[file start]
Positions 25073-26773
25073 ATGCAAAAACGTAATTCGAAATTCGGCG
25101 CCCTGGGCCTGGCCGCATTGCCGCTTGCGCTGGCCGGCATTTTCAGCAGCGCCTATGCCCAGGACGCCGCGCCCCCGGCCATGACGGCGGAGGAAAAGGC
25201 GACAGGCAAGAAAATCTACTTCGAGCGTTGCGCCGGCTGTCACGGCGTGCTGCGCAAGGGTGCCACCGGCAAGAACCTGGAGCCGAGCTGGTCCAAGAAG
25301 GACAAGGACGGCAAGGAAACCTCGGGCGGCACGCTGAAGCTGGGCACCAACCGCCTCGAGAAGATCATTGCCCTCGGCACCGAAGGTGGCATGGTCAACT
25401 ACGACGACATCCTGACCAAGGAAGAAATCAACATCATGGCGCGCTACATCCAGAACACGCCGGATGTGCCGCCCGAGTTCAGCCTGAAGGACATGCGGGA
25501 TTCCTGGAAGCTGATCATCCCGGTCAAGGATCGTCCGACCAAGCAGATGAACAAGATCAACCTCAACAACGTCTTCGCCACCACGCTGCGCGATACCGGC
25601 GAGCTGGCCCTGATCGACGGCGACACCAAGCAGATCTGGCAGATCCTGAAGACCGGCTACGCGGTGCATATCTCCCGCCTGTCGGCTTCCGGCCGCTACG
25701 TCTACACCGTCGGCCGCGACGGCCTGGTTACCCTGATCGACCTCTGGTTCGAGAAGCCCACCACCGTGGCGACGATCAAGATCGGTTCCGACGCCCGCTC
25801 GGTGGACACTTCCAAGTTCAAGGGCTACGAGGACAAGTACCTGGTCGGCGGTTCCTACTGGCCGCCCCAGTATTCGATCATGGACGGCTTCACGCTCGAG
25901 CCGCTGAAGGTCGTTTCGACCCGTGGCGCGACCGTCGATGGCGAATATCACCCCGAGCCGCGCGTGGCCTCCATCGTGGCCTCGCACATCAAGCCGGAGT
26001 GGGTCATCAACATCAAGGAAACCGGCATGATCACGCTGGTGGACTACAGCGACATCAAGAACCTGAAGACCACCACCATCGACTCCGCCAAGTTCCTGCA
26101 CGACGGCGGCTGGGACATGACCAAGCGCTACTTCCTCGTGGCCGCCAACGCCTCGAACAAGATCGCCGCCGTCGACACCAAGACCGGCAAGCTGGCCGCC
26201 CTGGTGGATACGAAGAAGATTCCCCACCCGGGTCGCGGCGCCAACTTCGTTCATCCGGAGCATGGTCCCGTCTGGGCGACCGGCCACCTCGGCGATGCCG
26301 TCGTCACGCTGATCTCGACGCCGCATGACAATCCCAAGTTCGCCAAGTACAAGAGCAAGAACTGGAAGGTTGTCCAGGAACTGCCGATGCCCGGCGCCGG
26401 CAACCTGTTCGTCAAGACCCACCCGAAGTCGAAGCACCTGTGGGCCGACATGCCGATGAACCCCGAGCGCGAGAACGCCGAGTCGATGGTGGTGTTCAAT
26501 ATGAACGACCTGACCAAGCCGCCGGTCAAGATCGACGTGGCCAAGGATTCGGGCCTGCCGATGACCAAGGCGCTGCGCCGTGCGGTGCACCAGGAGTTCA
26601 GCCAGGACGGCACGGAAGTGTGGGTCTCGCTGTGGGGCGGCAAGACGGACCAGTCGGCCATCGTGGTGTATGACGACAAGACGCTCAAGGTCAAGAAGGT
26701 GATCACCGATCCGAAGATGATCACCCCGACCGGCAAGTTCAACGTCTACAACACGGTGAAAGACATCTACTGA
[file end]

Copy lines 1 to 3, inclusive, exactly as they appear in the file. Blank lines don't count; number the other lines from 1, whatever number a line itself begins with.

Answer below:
Positions 25073-26773
25073 ATGCAAAAACGTAATTCGAAATTCGGCG
25101 CCCTGGGCCTGGCCGCATTGCCGCTTGCGCTGGCCGGCATTTTCAGCAGCGCCTATGCCCAGGACGCCGCGCCCCCGGCCATGACGGCGGAGGAAAAGGC